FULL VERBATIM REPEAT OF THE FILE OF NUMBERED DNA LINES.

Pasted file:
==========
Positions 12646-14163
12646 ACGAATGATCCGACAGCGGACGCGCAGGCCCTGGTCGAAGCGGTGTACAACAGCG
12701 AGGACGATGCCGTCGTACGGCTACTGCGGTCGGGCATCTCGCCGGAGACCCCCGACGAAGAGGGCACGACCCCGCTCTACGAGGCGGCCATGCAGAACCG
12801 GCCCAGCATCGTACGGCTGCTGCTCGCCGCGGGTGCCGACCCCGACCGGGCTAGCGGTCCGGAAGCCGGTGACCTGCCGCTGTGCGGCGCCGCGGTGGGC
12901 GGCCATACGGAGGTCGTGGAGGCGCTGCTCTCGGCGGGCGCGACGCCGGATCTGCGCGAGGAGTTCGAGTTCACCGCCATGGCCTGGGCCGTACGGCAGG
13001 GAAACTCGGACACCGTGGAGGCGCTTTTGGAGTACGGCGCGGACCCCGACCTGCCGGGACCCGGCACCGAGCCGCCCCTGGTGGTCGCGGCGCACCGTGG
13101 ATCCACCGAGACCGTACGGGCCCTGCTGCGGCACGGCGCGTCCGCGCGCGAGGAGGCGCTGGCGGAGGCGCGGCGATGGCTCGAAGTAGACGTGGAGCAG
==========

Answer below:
Positions 12646-14163
12646 ACGAATGATCCGACAGCGGACGCGCAGGCCCTGGTCGAAGCGGTGTACAACAGCG
12701 AGGACGATGCCGTCGTACGGCTACTGCGGTCGGGCATCTCGCCGGAGACCCCCGACGAAGAGGGCACGACCCCGCTCTACGAGGCGGCCATGCAGAACCG
12801 GCCCAGCATCGTACGGCTGCTGCTCGCCGCGGGTGCCGACCCCGACCGGGCTAGCGGTCCGGAAGCCGGTGACCTGCCGCTGTGCGGCGCCGCGGTGGGC
12901 GGCCATACGGAGGTCGTGGAGGCGCTGCTCTCGGCGGGCGCGACGCCGGATCTGCGCGAGGAGTTCGAGTTCACCGCCATGGCCTGGGCCGTACGGCAGG
13001 GAAACTCGGACACCGTGGAGGCGCTTTTGGAGTACGGCGCGGACCCCGACCTGCCGGGACCCGGCACCGAGCCGCCCCTGGTGGTCGCGGCGCACCGTGG
13101 ATCCACCGAGACCGTACGGGCCCTGCTGCGGCACGGCGCGTCCGCGCGCGAGGAGGCGCTGGCGGAGGCGCGGCGATGGCTCGAAGTAGACGTGGAGCAG